Spanking

As befits the Krampus tradition, dancers took turns getting spanked. Here, a marionette Krampus scourged one of the naughty, which blended a deliciously perverse Punch and Judy element into the already twisted tradition. Throughout the night, the Dreamland Theater’s cast of marionettes performed. Make no mistake: puppets party hard.

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But the highlight of any masquerade is the costumes. I’d worked on my costume all week (as I blogged about here) and Elsa dolled herself up good with her corset and Theatre Bizarre fez.

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I was extremely glad to see others had indulged their creativity.

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The costume contest allowed contestants to shimmy and shake during the judging phase. But in the end, the golden baton went, appropriately enough to a Krampus — complete with basket of bad children.

CarryingaTorch

At midnight, the festivities reconvened outside led by a locally familiar torch-bearer.

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A brass band performed as we paraded to a mystery location, behind a traveling screen of shadow puppets. These monstrous outlines of light and shade seemed particularly appropriate for such near Solstice revels.

FOllowing

On and on, into the night, into the wilds, we danced.

Fire

We arrived at a secondary party location complete with fire barrels, more shadow puppets, and brass band music.

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The party was still going STRONG when Elsa and I strayed back to reality, sure of only one thing: We’ll definitely be back for Krampus Ball 2015.

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Creepy Crafts: Krampus Mask

IMG_4521I’ve loved Krampus — St. Nick’s horned enforcer — for years now. I’ve posted about Krampusläufen (Krampus rampage-parades) books about Krampus and the vindictive Alpine beast nearly topped the list of 10 Best Holiday Monsters a couple years back. Until this year, however, I hadn’t taken the time to make myself a Krampus Mask. My final impetus came from the Krampus Ball 2014 to be held 20 December at the DreamLand Theatre, Ypsilanti. Yes, yes, it’s a bit late. Krampus typically appears around 6 December and St. Nick’s feast day but this event promises to be a Solstice-shindig, a time for monsters to let their hair down and cut loose… as if that would be a problem for Krampus.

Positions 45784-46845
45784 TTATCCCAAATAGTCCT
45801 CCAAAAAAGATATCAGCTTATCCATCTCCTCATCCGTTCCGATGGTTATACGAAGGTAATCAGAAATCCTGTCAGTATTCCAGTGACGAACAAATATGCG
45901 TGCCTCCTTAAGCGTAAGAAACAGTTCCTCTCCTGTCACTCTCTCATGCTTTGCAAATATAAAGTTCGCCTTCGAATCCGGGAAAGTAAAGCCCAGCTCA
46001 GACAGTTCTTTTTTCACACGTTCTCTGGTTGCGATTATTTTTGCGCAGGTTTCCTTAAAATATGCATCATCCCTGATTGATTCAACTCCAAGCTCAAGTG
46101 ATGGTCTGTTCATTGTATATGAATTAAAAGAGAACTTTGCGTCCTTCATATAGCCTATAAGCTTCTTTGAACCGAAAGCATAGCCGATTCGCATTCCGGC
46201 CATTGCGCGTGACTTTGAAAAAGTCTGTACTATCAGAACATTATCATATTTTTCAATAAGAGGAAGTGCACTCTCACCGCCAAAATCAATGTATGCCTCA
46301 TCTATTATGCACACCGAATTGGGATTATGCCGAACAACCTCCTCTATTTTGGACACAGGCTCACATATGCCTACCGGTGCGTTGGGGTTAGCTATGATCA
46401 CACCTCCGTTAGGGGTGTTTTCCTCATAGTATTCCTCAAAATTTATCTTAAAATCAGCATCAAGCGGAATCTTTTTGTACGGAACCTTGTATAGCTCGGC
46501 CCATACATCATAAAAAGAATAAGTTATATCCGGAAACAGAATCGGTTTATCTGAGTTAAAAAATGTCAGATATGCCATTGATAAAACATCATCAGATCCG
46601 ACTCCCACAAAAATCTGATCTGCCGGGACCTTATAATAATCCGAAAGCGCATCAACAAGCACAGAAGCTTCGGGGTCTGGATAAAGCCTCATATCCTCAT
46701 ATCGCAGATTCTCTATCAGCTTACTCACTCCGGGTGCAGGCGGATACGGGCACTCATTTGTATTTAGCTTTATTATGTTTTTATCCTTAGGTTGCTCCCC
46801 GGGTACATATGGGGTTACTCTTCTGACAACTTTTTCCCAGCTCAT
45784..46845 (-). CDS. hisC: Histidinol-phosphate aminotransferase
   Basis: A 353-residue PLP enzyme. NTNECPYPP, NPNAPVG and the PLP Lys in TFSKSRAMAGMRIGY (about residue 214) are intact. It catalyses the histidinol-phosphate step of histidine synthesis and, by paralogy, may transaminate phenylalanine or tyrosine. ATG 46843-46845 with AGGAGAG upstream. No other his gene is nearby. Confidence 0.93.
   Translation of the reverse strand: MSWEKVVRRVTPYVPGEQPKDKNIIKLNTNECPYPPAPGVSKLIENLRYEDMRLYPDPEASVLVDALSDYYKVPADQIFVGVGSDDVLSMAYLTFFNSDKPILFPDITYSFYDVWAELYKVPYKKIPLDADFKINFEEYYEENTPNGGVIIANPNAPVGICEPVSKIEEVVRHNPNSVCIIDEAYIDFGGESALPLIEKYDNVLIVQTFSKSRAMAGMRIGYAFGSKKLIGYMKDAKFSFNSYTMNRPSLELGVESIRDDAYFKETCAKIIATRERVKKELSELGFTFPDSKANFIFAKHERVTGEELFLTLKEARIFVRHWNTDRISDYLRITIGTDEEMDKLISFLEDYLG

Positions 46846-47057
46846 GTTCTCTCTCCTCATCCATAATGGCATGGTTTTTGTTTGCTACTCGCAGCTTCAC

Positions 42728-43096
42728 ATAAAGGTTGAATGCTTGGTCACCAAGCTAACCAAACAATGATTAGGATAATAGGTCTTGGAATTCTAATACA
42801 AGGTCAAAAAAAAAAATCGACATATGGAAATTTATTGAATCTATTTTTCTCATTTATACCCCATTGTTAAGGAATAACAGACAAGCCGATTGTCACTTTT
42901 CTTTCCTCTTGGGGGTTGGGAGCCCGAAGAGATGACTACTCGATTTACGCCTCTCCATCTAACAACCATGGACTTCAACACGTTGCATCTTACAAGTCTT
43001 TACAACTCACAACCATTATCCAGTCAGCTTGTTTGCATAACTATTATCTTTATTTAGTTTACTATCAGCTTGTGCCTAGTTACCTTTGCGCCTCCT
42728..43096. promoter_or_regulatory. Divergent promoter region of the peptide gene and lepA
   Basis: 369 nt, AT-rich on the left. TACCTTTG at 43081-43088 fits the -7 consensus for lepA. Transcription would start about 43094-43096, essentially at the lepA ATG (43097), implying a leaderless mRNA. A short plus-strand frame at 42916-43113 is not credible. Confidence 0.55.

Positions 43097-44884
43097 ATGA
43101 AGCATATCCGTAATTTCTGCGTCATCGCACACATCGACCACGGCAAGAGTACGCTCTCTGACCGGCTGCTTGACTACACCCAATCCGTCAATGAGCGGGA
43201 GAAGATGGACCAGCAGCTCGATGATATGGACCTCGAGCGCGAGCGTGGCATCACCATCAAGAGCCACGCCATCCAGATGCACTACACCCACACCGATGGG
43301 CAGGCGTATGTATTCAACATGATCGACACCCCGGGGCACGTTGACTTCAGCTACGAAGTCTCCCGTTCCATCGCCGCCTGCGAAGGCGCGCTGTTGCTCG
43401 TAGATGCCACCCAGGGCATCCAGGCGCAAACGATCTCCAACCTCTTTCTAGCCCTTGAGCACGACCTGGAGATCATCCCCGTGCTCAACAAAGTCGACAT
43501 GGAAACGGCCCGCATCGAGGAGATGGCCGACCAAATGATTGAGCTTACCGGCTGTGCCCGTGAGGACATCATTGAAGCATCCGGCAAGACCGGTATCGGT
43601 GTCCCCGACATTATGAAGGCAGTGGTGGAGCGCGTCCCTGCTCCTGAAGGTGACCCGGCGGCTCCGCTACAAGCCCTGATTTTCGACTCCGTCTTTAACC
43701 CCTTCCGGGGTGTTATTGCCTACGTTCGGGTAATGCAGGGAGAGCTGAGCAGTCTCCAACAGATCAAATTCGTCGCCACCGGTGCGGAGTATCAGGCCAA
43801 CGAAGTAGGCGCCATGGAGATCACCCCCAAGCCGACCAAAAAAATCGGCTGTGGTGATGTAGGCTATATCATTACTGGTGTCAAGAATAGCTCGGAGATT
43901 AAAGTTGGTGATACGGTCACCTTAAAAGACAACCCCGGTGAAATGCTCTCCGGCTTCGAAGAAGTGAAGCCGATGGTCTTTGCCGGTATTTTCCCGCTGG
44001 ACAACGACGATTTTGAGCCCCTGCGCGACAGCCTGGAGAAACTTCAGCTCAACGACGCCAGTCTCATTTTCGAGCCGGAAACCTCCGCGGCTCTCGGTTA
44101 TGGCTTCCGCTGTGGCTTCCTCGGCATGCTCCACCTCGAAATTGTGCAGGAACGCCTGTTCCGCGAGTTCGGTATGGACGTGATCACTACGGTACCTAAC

The design for my Krampus mask started with a pallette to distinguish it from a mere horned demon (reds) or woodland faun (greens and browns.) I wanted to go COLD and than meant blues and whites. I’m channeling a bit of Cold Miser here (who also made our list of Best Holiday Monsters BTW) White fur, chilly blues… heck I was tempted to try icicles. I knew I’d wear this to a party, so I didn’t want horns that might poke others if I got wild on the dance floor. This meant curled ones. Honestly though, much of this “design” work happened as I started playing around with the materials. I find too much pre-planning can really inhibit my craftiness but your mileage may vary.
Face+Nose
Since I am a hoarder, I next raided my box of failed experiments where I found a forehead mask made of plaster bandages form-fitted to my face (and yes, I happen to have a model of my head made on a previous Weird Date Night with Elsa) and a gritty paper mache nose I’d made atop a commedia d’ellarte mask. The base mask was rigid enough that I thought it could anchor the horns. I also liked how the nose would echo the shapes of the Krampus horns. I glued them together with white glue and clamped them with bull clip style paper clips. The paper clips are incredibly useful tools, second only to my vast collection of brushes. Pro Tip: use a brush to spread the glue then wash the brush out thoroughly.

Horn after crumpling but before twisting

Horn after crumpling but before twisting